By Mick Conmy
BBC Oxford contributor
John Lydon's stage presence made up for the lack of tunes
Johnny Rotten on Cowley Road, you just had to be there.
Bog brush hair, bog brush face, the man's reputation lived up to the hype.
Shrill voiced sneering and whining diatribe spouted from the stage - he still has his mojo. Butter wouldn't melt in his mouth. He means it maaaaannnnn.
It's a measure of John Lydon's stature that Public Image's sometimes banal and discordant tunes, a poor mans Fall, remain nevertheless hypnotic.
It's all about the rhythm; melody is nowhere in sight. John's sheer stage presence fosters a venue full of affection.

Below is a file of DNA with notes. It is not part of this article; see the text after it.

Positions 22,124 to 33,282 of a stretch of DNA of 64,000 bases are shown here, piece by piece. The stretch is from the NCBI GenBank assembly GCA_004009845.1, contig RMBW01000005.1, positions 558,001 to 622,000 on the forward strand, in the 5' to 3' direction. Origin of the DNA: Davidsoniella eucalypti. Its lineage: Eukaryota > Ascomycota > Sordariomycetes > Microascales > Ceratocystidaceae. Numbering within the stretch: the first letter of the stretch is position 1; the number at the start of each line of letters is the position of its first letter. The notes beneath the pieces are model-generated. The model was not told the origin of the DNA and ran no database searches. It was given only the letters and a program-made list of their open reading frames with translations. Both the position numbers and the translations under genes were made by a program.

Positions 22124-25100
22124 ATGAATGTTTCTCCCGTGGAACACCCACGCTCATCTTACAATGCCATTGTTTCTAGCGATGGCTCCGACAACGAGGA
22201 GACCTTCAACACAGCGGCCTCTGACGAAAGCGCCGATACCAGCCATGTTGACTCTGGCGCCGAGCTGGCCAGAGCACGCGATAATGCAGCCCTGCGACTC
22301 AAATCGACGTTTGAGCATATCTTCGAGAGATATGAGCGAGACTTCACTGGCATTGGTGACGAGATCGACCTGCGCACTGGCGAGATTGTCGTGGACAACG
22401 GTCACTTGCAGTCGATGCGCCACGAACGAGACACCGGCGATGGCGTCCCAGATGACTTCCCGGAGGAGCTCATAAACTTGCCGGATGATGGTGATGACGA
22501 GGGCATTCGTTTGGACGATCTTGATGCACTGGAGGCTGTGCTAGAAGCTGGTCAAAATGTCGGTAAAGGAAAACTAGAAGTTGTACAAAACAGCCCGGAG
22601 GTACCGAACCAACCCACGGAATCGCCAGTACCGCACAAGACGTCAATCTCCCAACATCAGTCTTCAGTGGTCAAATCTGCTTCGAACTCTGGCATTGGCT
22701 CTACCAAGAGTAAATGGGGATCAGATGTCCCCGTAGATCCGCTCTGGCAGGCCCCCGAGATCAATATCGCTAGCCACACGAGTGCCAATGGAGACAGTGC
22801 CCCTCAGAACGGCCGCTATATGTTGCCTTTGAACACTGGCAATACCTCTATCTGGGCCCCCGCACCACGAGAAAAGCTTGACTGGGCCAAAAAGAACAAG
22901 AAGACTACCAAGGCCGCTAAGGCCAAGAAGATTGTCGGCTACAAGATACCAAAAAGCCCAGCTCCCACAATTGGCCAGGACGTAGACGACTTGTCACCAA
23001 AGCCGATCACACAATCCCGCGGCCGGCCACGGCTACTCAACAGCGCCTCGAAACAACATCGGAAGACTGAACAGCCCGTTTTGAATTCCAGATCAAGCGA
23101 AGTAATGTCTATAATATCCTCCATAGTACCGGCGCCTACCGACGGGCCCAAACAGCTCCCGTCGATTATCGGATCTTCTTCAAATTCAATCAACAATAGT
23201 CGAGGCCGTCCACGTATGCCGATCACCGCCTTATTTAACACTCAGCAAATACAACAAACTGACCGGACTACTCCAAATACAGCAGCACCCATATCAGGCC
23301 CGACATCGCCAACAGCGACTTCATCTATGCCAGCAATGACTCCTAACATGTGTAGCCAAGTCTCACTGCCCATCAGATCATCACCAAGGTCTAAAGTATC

There was no buttering up of the audience; he ranted anti-religion, anti-war, anti-education, pro-Israel but not as many jokes as expected. Anarchy in OX4.
This was a serious event, levity was spread thin. It's all about the voice, still as ferocious and penetrating as we remember, it cuts you to the bone.
The two hour set was a mix what might be expected, "This Is Not a Love Song", "Death Disco" and "Albatross", and others, such as "Psychopath" "Warrior " and "Religion".
The encore was mighty, "Open Up" finishing the evening. The bass guitar was turned up to number 11 and many of the butter-kissed beer-bellied and balding audience were pogoing stage front reliving their youth.
Perhaps they were pretty vacant as there were no Sex Pistols songs aired.
Anger remains his energy.